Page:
Chipmaker Arm announced its newest suite of ARM processors that will power the various System-on-Chips (SoC) other chipmakers will use in next year’s flagship Android smartphones and tablets. Arm releases reference designs each year for Qualcomm, Samsung, Mediatek, and other chipmakers to use in upcoming SoC designs. But the new processors that Arm unveiled will also power Windows and Chromebook laptops and compete against the Apple M SoCs that Apple now builds for its own Mac laptops and desktops.
Apple has always been at the forefront of SoC design when it comes to smartphones and tablets. The A-series chips powering the iPhone are unrivaled. The company’s immense expertise at building custom ARM chips to advance its iPhone and iPad models allowed it to expand its silicon to the Mac last year. The transition to Apple’s own silicon terrified Intel, which mounted a massive campaign against M1 MacBooks earlier this year.
We explained more than once that Intel isn’t afraid that M1 MacBooks will suddenly dominate the laptop market. But Apple just proved that it doesn’t need Intel or AMD to create great computers, and more companies will undoubtedly follow suit. Microsoft, Qualcomm, Samsung, and Google might be some of the companies interested in powering computers with their own ARM chips.
Arm’s new chips, featuring the new Armv9 architecture, will power such devices. Arm makes a point in its announcement to highlight that the new flagship chip can be used in laptop designs, not just phones and tablets.
The Cortex-X2 is set to deliver 30% “single-threaded performance improvements over today’s best Android flagship smartphones.” Arm also says the same chip can provide 40% “single-threaded performance improvements over 2020 mainstream laptop devices.” Arm hasn’t just upgraded its main high-performance core though. The Cortex-X2 will be paired with seven other cores in big.Little configurations. Four cores are dedicated to high-performance tasks, and the other four are energy-efficient cores.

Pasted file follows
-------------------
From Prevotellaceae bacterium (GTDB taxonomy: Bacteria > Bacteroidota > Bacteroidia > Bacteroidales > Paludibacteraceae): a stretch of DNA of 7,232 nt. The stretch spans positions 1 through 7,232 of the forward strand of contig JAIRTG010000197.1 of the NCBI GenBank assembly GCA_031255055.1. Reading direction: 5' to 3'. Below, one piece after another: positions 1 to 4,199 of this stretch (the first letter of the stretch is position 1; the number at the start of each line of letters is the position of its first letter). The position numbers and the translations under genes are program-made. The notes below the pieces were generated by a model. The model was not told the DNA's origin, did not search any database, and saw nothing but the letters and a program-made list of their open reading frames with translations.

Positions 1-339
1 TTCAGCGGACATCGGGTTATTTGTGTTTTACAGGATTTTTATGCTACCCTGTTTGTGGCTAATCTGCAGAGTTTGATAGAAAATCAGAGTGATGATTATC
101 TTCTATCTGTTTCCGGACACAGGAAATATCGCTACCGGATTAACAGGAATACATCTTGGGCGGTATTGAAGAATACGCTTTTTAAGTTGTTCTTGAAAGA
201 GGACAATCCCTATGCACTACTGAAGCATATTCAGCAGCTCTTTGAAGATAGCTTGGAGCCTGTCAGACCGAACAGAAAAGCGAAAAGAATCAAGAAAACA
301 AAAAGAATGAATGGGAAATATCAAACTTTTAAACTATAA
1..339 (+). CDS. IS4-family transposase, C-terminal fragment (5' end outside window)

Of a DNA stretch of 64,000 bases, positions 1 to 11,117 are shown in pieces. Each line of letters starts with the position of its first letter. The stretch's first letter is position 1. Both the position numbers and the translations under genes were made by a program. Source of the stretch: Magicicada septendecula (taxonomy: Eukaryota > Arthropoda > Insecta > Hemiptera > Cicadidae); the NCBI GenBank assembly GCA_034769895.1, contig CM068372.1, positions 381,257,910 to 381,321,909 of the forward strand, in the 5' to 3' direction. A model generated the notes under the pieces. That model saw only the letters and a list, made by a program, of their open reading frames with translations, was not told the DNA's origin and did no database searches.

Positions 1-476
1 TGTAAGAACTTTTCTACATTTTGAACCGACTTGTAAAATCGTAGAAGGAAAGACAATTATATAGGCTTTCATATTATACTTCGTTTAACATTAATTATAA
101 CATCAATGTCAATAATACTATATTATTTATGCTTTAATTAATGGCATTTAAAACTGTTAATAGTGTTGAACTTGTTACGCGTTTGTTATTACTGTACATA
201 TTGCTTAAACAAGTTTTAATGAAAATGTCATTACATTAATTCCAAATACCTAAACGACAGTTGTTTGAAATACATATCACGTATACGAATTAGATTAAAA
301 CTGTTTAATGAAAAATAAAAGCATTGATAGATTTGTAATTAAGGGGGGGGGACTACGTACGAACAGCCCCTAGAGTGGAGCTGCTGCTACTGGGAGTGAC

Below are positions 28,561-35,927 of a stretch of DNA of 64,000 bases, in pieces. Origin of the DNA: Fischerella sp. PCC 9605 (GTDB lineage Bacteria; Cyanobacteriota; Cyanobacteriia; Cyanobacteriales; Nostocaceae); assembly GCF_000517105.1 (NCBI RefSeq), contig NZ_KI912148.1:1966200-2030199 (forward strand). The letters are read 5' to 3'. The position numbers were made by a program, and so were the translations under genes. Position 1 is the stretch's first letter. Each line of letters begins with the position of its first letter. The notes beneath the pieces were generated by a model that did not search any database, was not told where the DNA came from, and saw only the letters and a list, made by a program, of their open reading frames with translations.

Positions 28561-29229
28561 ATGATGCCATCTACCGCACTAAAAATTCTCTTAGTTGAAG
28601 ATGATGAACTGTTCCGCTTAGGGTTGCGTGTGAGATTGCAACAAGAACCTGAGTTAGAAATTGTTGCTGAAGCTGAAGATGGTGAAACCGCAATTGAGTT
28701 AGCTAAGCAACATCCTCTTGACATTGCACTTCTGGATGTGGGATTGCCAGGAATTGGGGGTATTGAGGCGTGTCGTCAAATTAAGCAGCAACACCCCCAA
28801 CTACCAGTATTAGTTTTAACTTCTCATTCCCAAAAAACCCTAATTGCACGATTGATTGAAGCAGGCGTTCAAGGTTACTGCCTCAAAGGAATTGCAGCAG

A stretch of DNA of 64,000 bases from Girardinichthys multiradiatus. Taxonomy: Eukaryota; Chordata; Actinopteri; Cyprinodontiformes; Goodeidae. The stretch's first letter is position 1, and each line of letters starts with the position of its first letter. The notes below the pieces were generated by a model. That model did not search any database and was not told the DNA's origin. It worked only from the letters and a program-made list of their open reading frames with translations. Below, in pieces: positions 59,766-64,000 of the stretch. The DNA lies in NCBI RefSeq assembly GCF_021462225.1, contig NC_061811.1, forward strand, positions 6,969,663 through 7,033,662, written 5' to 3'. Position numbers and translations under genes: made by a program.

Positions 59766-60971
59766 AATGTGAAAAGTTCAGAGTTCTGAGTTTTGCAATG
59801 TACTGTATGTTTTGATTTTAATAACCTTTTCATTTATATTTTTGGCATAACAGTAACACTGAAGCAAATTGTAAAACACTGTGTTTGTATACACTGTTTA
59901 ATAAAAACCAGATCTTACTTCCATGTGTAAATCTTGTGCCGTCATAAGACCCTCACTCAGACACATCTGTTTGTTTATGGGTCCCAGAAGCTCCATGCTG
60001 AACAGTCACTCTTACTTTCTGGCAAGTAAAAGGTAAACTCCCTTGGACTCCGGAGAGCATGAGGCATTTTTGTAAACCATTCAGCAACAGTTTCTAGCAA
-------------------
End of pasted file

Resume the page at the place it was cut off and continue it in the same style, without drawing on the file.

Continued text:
The Cortex-A710 CPU is the new “big” core — the successor to last year’s Cortex-A78. The chip promises a 10% performance boost and 30% energy efficiency improvements over its predecessors. The CPU should help extend “battery life across all mobile devices, as well as reducing thermal throttling events while running applications,” according to Arm’s blog.
The Cortex-A510 will power the “LITTLE” cores used in eight-core ARM SoCs. The successor of last year’s Cortex-A55 design will deliver a 35% performance increase, allowing the more efficient cores to run workloads for a longer period before switching to the big CPUs. The chip will also deliver three times “uplift” in machine learning performance. “This performance approaches those of previous-generation ‘big’ cores of only a few years ago, making it ideal for smartphone, home, and wearable devices,” Arm said.
Arm explained in its announcement that an eight-core SoC featuring a single Cortex-X2 core, three Cortex-A710 cores, and four Cortex-A510 cores will improve performance by 30% compared to 2021 flagship devices. We would expect Qualcomm’s successor for the Snapdragon 888 to take advantage of Arm’s new Armv9 designs in such a manner. Next year’s Qualcomm flagship chips might power the Galaxy S22, OnePlus high-end phones, and many other Android handsets that will compete against the iPhone 13 series.
Arm on Tuesday also announced new GPUs that will appear in next year’s SoCs, including the Mali-G710 flagship for expensive Android handsets, the Mali-G510 for mid-range designs, and the Mali-G310 that will power entry-level Android handsets. As always, AnandTech offers an in-depth look at Arm’s newest processors.